Study Guide

The Defence of Guenevere Appearances

By William Morris

Appearances

She threw her wet hair backward from her brow (line 2)

In just the second line of the poem, we are given an interesting little detail about Guenevere's physical appearance: she has "wet hair."  Why is it wet?  What does that dampness mean?  We don't know yet, but we do know that Guenevere's appearance is probably going to be an important aspect of the poem.

Her hand close to her mouth touching her cheek,
As though she had had there a shameful blow (lines 3-4)

Here in the opening lines we can already see some tension between how things <em>appear</em> and how they really <em>are</em>.  Guenevere puts her hand on her cheek "<em>as though</em>" she had been smacked. We don't know for sure why she is <em>really</em> touching her cheek. 

'After a shivering half-hour you said,
"God help! heaven's colour, the blue;" and he said, "hell."
Perhaps you then would roll upon your bed,
And cry to all good men that loved you well,
"Ah Christ! if only I had known, known, known;"' (lines 37-41)

In this opening <strong>allegory</strong> of the choice between the red and blue cloths, Guenevere emphasizes the difference between the way things appear and what they really are.  In her "what-if" situation, the man on his deathbed chooses the blue cloth because blue is the color of "heaven." It's the wrong choice – blue represents "hell" – but how could he have known that?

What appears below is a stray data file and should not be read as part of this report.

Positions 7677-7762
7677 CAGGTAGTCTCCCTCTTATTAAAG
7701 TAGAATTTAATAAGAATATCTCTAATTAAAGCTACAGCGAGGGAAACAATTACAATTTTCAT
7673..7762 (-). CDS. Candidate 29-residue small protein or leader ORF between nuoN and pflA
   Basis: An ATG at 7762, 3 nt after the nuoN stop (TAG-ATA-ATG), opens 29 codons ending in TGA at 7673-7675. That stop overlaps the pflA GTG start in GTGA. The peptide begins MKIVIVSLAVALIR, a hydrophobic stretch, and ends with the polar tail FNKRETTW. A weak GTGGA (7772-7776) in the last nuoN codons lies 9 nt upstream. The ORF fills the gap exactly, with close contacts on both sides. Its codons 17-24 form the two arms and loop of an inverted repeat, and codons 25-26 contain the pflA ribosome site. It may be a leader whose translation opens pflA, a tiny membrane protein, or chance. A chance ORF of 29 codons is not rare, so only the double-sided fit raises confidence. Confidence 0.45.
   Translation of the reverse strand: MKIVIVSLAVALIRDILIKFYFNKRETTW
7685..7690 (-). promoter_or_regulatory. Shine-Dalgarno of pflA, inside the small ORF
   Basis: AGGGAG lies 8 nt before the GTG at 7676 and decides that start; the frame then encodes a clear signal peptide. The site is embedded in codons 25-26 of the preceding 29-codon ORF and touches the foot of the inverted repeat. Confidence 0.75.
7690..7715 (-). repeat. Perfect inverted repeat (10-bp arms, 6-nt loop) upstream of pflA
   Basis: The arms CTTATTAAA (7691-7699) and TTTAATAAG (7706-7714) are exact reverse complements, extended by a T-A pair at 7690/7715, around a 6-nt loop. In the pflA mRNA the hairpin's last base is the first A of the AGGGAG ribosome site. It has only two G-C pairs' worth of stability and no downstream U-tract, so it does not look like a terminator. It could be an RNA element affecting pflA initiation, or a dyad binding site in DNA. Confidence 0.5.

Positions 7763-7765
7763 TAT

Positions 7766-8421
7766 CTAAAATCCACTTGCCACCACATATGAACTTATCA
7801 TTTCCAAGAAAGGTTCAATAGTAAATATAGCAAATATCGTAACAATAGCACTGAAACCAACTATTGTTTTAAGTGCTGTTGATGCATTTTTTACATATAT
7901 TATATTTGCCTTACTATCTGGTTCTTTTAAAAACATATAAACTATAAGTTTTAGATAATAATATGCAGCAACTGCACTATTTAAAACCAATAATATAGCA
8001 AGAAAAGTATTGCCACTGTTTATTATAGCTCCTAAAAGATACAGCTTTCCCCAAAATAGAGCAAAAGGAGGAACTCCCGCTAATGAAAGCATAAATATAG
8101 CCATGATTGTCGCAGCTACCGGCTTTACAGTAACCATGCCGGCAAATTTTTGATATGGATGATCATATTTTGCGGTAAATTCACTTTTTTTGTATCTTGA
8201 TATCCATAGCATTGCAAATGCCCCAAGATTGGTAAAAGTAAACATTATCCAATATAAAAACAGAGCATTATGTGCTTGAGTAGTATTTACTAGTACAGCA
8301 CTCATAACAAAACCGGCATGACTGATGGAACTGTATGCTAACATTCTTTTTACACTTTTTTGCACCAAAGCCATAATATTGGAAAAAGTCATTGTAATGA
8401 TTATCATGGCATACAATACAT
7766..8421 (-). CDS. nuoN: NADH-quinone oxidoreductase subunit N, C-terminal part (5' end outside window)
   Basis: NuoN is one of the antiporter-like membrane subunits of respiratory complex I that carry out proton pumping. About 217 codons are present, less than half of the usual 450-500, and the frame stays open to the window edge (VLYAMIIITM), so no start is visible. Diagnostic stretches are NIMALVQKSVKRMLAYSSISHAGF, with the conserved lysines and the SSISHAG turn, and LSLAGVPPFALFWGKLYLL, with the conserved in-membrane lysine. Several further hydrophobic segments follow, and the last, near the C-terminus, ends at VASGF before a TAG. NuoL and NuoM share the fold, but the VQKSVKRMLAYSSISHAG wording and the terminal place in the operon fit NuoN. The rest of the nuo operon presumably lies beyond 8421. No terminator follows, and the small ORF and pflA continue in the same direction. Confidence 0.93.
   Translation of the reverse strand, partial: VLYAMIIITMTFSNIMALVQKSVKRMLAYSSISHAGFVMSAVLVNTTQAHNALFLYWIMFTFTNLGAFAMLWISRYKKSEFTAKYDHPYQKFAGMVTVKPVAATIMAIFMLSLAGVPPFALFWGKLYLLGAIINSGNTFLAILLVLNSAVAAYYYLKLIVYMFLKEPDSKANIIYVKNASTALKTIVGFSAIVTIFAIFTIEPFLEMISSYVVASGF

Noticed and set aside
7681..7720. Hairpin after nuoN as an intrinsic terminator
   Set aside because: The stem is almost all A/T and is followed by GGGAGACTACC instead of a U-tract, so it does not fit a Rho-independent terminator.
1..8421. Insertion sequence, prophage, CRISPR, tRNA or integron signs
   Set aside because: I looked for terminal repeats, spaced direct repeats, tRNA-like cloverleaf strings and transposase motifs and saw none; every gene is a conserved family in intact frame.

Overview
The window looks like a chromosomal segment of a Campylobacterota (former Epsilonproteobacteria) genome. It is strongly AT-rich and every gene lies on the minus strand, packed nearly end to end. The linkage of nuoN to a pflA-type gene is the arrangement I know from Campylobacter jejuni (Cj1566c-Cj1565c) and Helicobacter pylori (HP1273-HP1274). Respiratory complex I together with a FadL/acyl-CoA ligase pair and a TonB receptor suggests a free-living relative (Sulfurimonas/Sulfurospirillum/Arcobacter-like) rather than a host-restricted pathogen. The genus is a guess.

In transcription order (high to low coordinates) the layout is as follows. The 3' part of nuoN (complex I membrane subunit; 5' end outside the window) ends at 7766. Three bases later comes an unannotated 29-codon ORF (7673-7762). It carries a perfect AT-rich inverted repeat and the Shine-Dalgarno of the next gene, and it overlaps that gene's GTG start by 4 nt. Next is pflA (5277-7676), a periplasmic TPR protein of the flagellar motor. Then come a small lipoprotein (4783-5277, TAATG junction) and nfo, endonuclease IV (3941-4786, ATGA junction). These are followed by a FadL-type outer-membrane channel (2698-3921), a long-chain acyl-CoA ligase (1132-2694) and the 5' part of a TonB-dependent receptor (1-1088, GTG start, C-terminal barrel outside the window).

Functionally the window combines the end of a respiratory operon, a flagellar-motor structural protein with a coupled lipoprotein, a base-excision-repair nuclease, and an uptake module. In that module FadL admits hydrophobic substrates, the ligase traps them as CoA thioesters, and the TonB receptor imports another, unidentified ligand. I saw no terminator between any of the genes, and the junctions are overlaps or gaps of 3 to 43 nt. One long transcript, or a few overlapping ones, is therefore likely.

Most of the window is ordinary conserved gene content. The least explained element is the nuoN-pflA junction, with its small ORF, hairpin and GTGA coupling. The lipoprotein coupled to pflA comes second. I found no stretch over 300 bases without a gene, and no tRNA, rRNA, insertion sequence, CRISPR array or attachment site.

Though still she stood right up, and never shrunk,
But spoke on bravely glorious lady fair!
Whatever tears her full lips may have drunk. (lines 55-57)

The narrator steps in here and praises Guenevere's brave appearance.  But the narrator, too, emphasizes the difference between appearances and reality: he says she speaks "bravely," no matter how many tears she has really shed.  In other words, her bravery might just be a front.

'Being such a lady could I weep these tears
If this were true? [...]' (lines 145-146)

Guenevere uses her appearance as part of her defense: she asks Gauwaine how she could <em>appear</em> to be so sorrowful, regretful, and ashamed if she were <em>really</em> guilty in truth.

'[...] my eyes
Wept all away to grey, may bring some sword
To drown you in your blood [...]' (lines 224-226)

Guenevere warns the knights in the courtroom that her beauty could still inspire someone to draw a sword and kick some butt on her behalf.  Appearances are powerful in the world of this poem – what can we say?

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